441   inbound proxy that was expecting to receive credentials. A proxy &MAY;
442   relay the credentials from the client request to the next proxy if that is
443   the mechanism by which the proxies cooperatively authenticate a given
444   request.
445</t>
446</section>
447
448<section title="WWW-Authenticate" anchor="header.www-authenticate">
449  <iref primary="true" item="WWW-Authenticate header field" x:for-anchor=""/>
450  <x:anchor-alias value="WWW-Authenticate"/>
451<t>
452   The "WWW-Authenticate" header field consists of at least one
453   challenge that indicates the authentication scheme(s) and parameters
454   applicable to the effective request URI (&effective-request-uri;).
455</t>
456<t>  
457   It &MUST; be included in <x:ref>401 (Unauthorized)</x:ref> response messages and &MAY; be
458   included in other response messages to indicate that supplying credentials
459   (or different credentials) might affect the response.
460</t>
461<figure><artwork type="abnf2616"><iref primary="true" item="Grammar" subitem="WWW-Authenticate"/>
462  <x:ref>WWW-Authenticate</x:ref> = 1#<x:ref>challenge</x:ref>
463</artwork></figure>
464<t>
465   User agents are advised to take special care in parsing the field value, as
466   it might contain more than one challenge, and each challenge can contain a
467   comma-separated list of authentication parameters. Furthermore, the header
468   field itself can occur multiple times.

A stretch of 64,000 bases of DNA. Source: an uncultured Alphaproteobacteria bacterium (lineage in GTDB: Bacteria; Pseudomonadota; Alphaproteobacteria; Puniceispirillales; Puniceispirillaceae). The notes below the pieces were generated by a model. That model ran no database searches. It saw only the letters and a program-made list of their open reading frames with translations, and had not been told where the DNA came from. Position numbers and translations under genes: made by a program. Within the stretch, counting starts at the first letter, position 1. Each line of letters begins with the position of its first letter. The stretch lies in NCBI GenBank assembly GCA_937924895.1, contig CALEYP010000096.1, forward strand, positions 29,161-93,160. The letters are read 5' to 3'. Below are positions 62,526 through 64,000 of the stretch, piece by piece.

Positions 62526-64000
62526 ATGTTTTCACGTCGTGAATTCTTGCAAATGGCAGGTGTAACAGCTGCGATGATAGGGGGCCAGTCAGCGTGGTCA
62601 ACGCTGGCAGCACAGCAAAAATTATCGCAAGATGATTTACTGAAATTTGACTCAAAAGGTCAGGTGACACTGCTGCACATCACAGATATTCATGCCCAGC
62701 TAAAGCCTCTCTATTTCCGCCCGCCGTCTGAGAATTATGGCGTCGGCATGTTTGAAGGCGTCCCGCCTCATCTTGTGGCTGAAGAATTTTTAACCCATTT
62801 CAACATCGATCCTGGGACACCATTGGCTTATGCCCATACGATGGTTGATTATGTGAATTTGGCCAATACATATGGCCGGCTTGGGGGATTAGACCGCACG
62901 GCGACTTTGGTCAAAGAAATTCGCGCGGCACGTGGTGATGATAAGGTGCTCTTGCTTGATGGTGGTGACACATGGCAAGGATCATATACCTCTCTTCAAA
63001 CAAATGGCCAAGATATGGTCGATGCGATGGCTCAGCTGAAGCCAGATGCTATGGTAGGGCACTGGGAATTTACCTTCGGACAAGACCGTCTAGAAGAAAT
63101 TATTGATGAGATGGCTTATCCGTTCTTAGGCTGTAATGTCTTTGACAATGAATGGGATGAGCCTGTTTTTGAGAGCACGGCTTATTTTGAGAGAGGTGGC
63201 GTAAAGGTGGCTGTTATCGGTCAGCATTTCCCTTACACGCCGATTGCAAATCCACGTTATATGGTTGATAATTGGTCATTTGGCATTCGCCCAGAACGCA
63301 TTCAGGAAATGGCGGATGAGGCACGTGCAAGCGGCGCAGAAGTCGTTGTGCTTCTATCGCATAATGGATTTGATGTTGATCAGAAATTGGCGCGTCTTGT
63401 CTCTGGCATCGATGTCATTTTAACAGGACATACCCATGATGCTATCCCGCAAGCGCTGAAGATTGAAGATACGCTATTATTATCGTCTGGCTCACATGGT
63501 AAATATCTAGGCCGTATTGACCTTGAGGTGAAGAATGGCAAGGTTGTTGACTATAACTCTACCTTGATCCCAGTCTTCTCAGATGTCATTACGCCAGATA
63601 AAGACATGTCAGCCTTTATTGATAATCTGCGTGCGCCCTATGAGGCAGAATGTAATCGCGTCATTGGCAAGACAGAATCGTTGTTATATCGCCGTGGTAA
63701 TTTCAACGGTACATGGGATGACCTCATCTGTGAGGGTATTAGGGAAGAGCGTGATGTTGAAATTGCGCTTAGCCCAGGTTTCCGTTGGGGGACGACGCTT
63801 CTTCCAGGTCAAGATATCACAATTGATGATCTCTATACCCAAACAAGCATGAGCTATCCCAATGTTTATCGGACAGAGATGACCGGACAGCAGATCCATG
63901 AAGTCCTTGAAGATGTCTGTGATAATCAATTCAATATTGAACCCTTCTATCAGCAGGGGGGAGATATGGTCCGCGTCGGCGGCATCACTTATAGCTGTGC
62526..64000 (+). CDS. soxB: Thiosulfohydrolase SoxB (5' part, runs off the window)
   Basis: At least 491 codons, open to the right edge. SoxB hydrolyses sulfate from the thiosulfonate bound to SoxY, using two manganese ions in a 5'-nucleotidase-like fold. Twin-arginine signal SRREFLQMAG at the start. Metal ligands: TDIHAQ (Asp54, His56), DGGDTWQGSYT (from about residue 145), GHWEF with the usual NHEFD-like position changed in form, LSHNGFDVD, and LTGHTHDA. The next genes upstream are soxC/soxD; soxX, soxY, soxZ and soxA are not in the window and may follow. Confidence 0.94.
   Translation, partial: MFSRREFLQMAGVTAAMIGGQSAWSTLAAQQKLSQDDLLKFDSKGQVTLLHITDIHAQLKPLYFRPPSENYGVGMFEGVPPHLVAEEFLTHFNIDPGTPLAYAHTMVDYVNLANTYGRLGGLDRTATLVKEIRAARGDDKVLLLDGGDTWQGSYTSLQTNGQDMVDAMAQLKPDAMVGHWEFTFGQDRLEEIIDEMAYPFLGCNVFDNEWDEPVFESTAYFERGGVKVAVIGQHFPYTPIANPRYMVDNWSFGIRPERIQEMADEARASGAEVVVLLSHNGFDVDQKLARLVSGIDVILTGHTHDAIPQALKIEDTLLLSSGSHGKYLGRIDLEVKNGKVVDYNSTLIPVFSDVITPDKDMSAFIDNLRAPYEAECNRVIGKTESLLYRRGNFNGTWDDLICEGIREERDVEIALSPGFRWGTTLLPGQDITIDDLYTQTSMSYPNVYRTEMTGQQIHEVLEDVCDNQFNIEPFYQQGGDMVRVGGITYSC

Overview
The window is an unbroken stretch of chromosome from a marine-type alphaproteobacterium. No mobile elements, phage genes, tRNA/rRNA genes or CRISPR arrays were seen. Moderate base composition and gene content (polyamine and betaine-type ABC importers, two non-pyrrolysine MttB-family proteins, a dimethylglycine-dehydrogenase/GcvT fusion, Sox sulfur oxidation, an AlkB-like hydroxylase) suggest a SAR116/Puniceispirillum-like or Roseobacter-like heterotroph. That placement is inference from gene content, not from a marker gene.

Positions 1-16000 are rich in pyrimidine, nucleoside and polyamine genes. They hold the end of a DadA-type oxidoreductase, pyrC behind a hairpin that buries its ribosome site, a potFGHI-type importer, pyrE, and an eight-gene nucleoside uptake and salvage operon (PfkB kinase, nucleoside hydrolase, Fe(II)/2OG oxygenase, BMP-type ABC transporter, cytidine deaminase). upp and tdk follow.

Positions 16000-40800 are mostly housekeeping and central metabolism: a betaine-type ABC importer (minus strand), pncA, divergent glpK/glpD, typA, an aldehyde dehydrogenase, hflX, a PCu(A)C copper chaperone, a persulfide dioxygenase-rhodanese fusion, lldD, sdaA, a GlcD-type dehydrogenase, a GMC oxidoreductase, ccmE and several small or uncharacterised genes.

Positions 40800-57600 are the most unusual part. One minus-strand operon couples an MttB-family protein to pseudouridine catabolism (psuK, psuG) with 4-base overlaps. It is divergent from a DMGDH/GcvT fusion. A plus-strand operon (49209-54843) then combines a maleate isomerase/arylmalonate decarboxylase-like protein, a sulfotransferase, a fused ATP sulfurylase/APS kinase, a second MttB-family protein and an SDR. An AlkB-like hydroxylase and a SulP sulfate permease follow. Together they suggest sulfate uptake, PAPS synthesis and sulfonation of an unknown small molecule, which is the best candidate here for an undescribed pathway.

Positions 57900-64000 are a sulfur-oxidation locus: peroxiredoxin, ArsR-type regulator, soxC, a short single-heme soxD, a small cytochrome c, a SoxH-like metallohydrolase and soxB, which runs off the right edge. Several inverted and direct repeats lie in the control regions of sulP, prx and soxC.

469</t>
470<figure>
471  <preamble>For instance:</preamble>
472  <artwork type="example">
473  WWW-Authenticate: Newauth realm="apps", type=1,
474                    title="Login to \"apps\"", Basic realm="simple"
475</artwork>
476  <postamble>
477  This header field contains two challenges; one for the "Newauth" scheme
478  with a realm value of "apps", and two additional parameters "type" and
479  "title", and another one for the "Basic" scheme with a realm value of
480  "simple".
481</postamble></figure>
482<x:note>
483  <t>
484    &Note; The challenge grammar production uses the list syntax as
485    well. Therefore, a sequence of comma, whitespace, and comma can be
486    considered either as applying to the preceding challenge, or to be an
487    empty entry in the list of challenges. In practice, this ambiguity
488    does not affect the semantics of the header field value and thus is
489    harmless.
490  </t>
491</x:note>
492</section>
493
494</section>
495
496<section title="IANA Considerations" anchor="IANA.considerations">
497
498<section title="Authentication Scheme Registry" anchor="authentication.scheme.registry">
499<t>
500   The HTTP Authentication Scheme Registry defines the name space for the
501   authentication schemes in challenges and credentials. It will be created and
502   maintained at (the suggested URI) <eref target="http://www.iana.org/assignments/http-authschemes"/>.
503</t>
504
505<section title="Procedure" anchor="authentication.scheme.registry.procedure">
506<t>
507  Registrations &MUST; include the following fields:
508  <list style="symbols">
509    <t>Authentication Scheme Name</t>
510    <t>Pointer to specification text</t>
511    <t>Notes (optional)</t>
512  </list>
513</t>
514<t>
515  Values to be added to this name space require IETF Review
516  (see <xref target="RFC5226" x:fmt="," x:sec="4.1"/>).
517</t>
518</section>
519
520<section title="Considerations for New Authentication Schemes" anchor="considerations.for.new.authentication.schemes">
521<t>
522  There are certain aspects of the HTTP Authentication Framework that put
523  constraints on how new authentication schemes can work:
524</t>
525<t>
526  <list style="symbols">
527    <x:lt>
528    <t>
529      HTTP authentication is presumed to be stateless: all of the information
530      necessary to authenticate a request &MUST; be provided in the request,
531      rather than be dependent on the server remembering prior requests.
532      Authentication based on, or bound to, the underlying connection is